Thank you for this. I found it really quite helpful and comforting. I left my career in early 2015, tried to work at a totally different type of job at the end of 2015 but had to quit due to symptoms and being hospitalized.

I'm struggling with what to do with myself and found this something I'll come back to for ideas.

I went through the this same struggle when I stopped working in 2009. Thanks for a great article on the subject of finding meaning "after work."

Loved what you wrote. It gave me a much better perspective on being jobless.

Thank you so much for this piece of writing. I can really relate. This puts a positive twist on something that can be so hard to come to terms with.

This helped me feel so much better about myself.

Finances still suck, but it's good to know others experience career trouble -and discovered how to beat it

Great read. I'm currently not working due to mental illness. But I keep myself busy with a daily routine...when I feel good at least. Some days I just can't but I try my best. I can feel angry at myself thinking everyone else is out there putting on a smile and working hard...why can't I seem to do it? I believe I'll get back to regular work someday. Have to have hope.

Hi i have bipolar and while i was manic i quit my job ive been trying to find a job ever since i feel hopeless but i will try all these options in the article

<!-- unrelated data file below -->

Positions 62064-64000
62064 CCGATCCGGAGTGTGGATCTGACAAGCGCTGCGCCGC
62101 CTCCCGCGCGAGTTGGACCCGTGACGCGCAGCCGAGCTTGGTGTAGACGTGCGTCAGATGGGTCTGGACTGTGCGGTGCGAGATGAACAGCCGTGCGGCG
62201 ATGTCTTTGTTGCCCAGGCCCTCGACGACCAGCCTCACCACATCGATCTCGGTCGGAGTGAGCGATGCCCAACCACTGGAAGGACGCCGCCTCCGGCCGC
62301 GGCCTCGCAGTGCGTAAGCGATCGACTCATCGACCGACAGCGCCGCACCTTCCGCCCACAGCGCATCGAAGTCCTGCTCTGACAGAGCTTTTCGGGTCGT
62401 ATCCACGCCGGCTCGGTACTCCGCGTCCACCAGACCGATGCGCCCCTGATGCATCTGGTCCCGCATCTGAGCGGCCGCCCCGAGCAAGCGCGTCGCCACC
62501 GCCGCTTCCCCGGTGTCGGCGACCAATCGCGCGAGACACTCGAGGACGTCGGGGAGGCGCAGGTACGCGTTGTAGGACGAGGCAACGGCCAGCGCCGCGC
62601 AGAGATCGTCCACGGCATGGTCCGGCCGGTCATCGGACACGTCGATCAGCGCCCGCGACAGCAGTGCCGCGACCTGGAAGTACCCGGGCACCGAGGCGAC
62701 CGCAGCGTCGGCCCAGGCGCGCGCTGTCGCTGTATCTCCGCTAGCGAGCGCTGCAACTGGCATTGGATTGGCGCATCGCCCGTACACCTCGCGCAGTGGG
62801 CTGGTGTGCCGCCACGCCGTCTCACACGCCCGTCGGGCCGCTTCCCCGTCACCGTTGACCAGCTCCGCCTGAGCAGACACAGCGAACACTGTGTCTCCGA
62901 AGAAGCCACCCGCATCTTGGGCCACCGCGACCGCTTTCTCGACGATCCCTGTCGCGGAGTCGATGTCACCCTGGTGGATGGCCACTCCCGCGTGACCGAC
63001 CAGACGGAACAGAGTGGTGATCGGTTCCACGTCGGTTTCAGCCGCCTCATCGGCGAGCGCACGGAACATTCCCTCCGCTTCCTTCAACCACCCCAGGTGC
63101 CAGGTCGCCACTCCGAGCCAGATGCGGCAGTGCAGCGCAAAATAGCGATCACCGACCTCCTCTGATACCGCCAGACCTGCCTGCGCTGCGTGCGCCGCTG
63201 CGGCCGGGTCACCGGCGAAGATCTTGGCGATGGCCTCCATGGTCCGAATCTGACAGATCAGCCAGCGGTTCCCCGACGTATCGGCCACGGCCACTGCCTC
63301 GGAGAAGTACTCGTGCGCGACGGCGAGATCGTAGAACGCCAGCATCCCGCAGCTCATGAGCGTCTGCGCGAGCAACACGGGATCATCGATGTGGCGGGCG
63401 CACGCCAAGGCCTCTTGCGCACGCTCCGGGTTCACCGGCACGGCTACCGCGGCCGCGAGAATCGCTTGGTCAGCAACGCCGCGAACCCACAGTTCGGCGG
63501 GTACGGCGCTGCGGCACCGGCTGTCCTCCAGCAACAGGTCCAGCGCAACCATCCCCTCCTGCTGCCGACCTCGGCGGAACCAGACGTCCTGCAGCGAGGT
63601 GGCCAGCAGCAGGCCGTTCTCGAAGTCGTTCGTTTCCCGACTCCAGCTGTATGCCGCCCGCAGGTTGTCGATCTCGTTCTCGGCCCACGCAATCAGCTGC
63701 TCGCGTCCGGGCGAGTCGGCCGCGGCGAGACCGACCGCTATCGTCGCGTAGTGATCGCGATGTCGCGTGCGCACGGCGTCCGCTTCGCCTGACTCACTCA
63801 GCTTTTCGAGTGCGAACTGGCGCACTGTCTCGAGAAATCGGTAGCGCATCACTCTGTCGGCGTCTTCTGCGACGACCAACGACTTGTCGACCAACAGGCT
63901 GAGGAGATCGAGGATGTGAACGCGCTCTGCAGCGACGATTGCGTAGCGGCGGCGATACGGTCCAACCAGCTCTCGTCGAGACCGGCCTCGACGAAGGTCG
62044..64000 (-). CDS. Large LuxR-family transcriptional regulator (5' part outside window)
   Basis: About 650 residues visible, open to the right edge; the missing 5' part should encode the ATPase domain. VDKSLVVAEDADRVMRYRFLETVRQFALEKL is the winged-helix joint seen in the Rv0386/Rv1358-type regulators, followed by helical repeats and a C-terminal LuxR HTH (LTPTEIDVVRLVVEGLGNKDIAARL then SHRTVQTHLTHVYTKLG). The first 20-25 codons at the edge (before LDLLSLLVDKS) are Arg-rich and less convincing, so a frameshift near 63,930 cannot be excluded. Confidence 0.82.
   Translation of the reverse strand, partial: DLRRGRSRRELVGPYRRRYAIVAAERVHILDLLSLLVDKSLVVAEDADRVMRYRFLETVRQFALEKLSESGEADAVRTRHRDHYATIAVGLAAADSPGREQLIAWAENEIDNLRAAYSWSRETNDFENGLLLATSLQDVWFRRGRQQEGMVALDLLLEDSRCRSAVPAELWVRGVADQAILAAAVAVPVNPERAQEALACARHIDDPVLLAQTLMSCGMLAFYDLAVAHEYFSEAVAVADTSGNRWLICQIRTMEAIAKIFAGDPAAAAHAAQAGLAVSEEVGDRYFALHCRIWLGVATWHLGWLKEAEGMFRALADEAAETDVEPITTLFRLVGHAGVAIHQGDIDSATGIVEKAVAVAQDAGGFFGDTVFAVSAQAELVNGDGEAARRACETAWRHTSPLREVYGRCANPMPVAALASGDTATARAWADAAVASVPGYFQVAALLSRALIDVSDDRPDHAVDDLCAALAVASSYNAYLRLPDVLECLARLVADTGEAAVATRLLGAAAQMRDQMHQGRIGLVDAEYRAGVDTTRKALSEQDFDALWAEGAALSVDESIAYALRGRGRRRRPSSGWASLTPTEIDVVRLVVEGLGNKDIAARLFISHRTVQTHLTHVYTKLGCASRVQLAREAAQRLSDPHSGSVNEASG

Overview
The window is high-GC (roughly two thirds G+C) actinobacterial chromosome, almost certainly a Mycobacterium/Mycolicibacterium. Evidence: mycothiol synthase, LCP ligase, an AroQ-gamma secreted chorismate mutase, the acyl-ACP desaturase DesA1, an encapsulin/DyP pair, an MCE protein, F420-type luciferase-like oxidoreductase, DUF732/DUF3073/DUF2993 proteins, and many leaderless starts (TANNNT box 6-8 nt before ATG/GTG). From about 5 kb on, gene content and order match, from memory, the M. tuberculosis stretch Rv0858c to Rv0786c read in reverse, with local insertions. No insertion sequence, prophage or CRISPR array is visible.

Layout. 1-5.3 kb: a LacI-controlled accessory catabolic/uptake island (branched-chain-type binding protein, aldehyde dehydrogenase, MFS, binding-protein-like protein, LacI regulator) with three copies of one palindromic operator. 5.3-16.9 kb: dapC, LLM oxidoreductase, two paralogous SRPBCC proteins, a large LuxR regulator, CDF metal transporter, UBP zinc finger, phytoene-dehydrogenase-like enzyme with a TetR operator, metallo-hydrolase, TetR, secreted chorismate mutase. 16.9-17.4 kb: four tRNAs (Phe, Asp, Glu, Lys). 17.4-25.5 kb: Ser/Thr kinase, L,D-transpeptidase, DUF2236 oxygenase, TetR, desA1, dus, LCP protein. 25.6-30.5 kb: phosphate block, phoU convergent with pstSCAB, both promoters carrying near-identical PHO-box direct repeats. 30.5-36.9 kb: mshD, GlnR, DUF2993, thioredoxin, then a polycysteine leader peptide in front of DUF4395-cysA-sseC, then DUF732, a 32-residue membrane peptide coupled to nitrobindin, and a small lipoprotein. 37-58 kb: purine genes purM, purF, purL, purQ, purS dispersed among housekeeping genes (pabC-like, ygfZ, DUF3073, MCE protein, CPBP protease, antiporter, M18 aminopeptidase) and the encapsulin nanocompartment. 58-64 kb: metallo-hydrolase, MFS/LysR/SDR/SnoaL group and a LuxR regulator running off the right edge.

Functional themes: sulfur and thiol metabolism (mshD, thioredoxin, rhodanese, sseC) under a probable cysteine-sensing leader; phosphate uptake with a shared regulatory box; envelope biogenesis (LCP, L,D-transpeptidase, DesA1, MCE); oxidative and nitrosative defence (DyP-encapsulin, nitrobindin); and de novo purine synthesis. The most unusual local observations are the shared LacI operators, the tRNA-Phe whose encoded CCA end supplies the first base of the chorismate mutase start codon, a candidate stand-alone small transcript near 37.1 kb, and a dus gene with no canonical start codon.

I have been on disability since 2010 and was found unable to work since 2005. Getting on social security disability was probably the hardest decision I've ever had to make. It makes you feel less of a person and society looks down on you. Even my dad has disowned me and told me to take his name off of me so that nobody would know that he had anything to do with bringing me into this world. I have between myself and my husband 5 kids 2 of which are mine. At the point I finally gave up the fight and applied for SSD we were living in a shelter and I just couldn't let my children suffer anymore for my pride. I definitely struggle with the "So what do you do" question as it's embarrassing to me that I can't even do the simplest of things and work! Not that I don't do a ton of work I have 5 kids after all and now my cousin after the passing of my aunt. Myself and my young son have been diagnosed with bipolar anxiety ADHD and I have the paranoia kicker and my cousin has schizoaffective disorder so I definitely do lots of work but it feels meaningless to me. I know with my son anyway I have the chance to help him turn out better than I did with his diagnosis at such an early age. My daughter always refused any type of treatment at all though I know she is also bipolar. She is now married with 2 children of her own. I search all the time for the meaning of my life and what contributions I could possibly leave on this earth before I leave it and I'm coming up empty handed. I have yet to find a medication that works and won't give me the scary side effects like high blood pressure and high cholesterol and extreme weight gain. My Dr tries every new medication that comes out but it either makes me so tired I can't function or I get one of the above named side effects so as of now I'm not even on any medication. Bipolar is a constant struggle with or without medications. Good luck in your battles to anyone reading this